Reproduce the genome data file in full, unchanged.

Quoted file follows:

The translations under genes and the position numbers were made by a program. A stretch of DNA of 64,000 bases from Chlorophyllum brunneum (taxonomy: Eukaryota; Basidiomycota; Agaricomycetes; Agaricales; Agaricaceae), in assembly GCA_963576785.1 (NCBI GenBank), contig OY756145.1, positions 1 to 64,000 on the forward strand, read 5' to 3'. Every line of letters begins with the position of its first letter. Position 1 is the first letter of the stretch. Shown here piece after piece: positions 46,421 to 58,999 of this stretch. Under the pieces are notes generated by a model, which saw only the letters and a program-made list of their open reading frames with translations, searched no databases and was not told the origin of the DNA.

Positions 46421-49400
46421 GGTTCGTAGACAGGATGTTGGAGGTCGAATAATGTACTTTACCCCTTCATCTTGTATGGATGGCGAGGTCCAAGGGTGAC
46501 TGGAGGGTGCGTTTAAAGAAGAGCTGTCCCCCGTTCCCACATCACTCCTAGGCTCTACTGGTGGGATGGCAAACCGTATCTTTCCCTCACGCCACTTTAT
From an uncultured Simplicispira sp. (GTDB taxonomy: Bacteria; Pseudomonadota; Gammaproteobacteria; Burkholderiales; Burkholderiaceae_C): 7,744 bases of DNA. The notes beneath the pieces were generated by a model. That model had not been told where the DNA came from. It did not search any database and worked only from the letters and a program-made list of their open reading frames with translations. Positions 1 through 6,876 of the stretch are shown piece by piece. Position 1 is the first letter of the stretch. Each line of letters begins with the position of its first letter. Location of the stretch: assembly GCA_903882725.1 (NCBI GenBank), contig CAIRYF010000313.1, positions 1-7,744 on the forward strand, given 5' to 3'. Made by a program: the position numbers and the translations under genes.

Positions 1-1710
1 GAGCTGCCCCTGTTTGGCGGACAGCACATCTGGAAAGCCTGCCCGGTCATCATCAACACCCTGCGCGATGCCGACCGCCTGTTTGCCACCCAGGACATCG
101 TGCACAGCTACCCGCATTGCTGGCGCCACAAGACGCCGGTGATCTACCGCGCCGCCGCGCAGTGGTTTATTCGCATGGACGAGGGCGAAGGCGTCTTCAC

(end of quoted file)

The translations under genes and the position numbers were made by a program. A stretch of DNA of 64,000 bases from Chlorophyllum brunneum (taxonomy: Eukaryota; Basidiomycota; Agaricomycetes; Agaricales; Agaricaceae), in assembly GCA_963576785.1 (NCBI GenBank), contig OY756145.1, positions 1 to 64,000 on the forward strand, read 5' to 3'. Every line of letters begins with the position of its first letter. Position 1 is the first letter of the stretch. Shown here piece after piece: positions 46,421 to 58,999 of this stretch. Under the pieces are notes generated by a model, which saw only the letters and a program-made list of their open reading frames with translations, searched no databases and was not told the origin of the DNA.

Positions 46421-49400
46421 GGTTCGTAGACAGGATGTTGGAGGTCGAATAATGTACTTTACCCCTTCATCTTGTATGGATGGCGAGGTCCAAGGGTGAC
46501 TGGAGGGTGCGTTTAAAGAAGAGCTGTCCCCCGTTCCCACATCACTCCTAGGCTCTACTGGTGGGATGGCAAACCGTATCTTTCCCTCACGCCACTTTAT
From an uncultured Simplicispira sp. (GTDB taxonomy: Bacteria; Pseudomonadota; Gammaproteobacteria; Burkholderiales; Burkholderiaceae_C): 7,744 bases of DNA. The notes beneath the pieces were generated by a model. That model had not been told where the DNA came from. It did not search any database and worked only from the letters and a program-made list of their open reading frames with translations. Positions 1 through 6,876 of the stretch are shown piece by piece. Position 1 is the first letter of the stretch. Each line of letters begins with the position of its first letter. Location of the stretch: assembly GCA_903882725.1 (NCBI GenBank), contig CAIRYF010000313.1, positions 1-7,744 on the forward strand, given 5' to 3'. Made by a program: the position numbers and the translations under genes.

Positions 1-1710
1 GAGCTGCCCCTGTTTGGCGGACAGCACATCTGGAAAGCCTGCCCGGTCATCATCAACACCCTGCGCGATGCCGACCGCCTGTTTGCCACCCAGGACATCG
101 TGCACAGCTACCCGCATTGCTGGCGCCACAAGACGCCGGTGATCTACCGCGCCGCCGCGCAGTGGTTTATTCGCATGGACGAGGGCGAAGGCGTCTTCAC